I am quite thankful that the government is able to meet at least these minimum needs for another reason too: I’d much rather have the government providing these services than have my care entrusted to a business whose only goal is to make money, which is exactly what happens with privatization.
Privatization is a recurring buzz word lately amongst many politicians. They tout it as the answer to our big government problem. As American citizens, we should be very concerned that our leaders seek to privatize government functions since a business or corporation’s number one priority is profit. When profit is the motive, then any sense of consumer safety, health, viability, and security are threatened. Chicago Tribune writer Linda Finley Belan says it most succinctly: “Putting profits above products and services means that companies are forced to cut corners (a nice way of saying cheat in some way), customers, employees, vendors, the community, whoever and whatever is necessary to meet the demands of the next quarterly report.” The only reason prescriptions cost so much is because privately owned pharmaceutical companies have stockholders to pander to, who expect to make a profit in their share of the company.
Ultimately, a wide gulf is created between the wealthy and the poor since privatization necessarily destroys the middle class of a country. How do we know these things? We’ve seen privatization implemented in other countries with devastating results. Chile, for instance in the 70’s and 80’s privatized everything as part of an ‘experiment’ of corporatism. Its government was forced to take over the very programs they forfeited in the name of “free market” because the “free market” wasn’t meeting demands sufficiently enough for the majority of the nation’s populace. There became an immense income gap with no middle class whatsoever. Having government provide some of the basic necessities boosted the health of the nation by nurturing a middle class, bringing in balance and subsequent stability (the middle class forms a bell curve balance which has much more stability than a lopsided one percent to ninety-nine percent ratio). A healthy middle class means a healthy nation.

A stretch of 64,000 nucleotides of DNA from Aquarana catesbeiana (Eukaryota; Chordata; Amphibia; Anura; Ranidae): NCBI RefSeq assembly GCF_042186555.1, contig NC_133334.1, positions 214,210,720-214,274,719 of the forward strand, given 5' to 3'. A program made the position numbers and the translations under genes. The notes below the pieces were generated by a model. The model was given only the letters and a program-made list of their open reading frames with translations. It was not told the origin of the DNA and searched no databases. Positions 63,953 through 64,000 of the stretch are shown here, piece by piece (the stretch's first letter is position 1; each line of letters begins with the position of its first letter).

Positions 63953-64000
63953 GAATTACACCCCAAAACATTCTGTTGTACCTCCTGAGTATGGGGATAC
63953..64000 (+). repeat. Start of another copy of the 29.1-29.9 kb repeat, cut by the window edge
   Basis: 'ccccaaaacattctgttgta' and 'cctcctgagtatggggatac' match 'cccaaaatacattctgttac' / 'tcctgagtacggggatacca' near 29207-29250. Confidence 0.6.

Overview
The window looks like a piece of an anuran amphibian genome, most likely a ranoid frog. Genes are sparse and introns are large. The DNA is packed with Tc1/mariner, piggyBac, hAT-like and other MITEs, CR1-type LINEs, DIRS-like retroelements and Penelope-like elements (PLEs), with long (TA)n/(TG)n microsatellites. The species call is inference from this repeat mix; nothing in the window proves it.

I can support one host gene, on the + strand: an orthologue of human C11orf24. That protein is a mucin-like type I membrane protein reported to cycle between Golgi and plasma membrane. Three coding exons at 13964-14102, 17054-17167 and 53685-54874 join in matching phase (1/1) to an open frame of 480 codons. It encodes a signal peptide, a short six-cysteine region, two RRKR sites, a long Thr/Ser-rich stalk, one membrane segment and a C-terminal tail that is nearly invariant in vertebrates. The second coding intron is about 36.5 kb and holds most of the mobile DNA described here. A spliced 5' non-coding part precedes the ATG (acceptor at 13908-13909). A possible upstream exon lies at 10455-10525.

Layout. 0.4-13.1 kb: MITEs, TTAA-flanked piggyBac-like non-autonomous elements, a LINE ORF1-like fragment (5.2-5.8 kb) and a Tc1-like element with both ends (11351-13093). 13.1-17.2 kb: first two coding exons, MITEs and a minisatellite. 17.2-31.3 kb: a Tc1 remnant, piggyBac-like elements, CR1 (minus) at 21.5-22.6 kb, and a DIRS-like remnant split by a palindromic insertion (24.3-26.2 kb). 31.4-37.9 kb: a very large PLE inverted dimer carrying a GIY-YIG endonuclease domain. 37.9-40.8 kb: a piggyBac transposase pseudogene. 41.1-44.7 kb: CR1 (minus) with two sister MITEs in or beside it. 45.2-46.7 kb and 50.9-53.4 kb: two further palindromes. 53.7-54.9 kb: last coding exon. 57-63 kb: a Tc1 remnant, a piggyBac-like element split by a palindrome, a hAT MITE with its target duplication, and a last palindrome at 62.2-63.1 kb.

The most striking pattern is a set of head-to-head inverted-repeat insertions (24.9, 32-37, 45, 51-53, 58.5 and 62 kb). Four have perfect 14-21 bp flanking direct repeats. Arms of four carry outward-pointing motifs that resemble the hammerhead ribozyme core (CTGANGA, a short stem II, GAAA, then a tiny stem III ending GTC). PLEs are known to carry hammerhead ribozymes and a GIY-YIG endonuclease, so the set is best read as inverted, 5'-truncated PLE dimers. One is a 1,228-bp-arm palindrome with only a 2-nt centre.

By now many of you are screaming “socialist!” I would suggest that we get used to the word. We need to grow mature enough to elevate the term and its meaning to more practical applications. Because practically speaking, what really works for a nation and its people is a mixed economy, including both private and public elements, to a greater or lesser degree depending on politics and cultural forces. Socialism is not a dirty word. As one great American said “a government of the people, by the people, for the people shall not perish from the earth.”
Among the many things I am thankful for this year, I am most grateful to all my fellow workers and taxpayers for the ability to lead a more productive life and contribute much more efficiently to my community. I am off now to look for a better paying job. Since I can hear, I have the confidence I need to get one, which means I can pay more taxes, which means others can get help also. It takes all of us to make this thing work.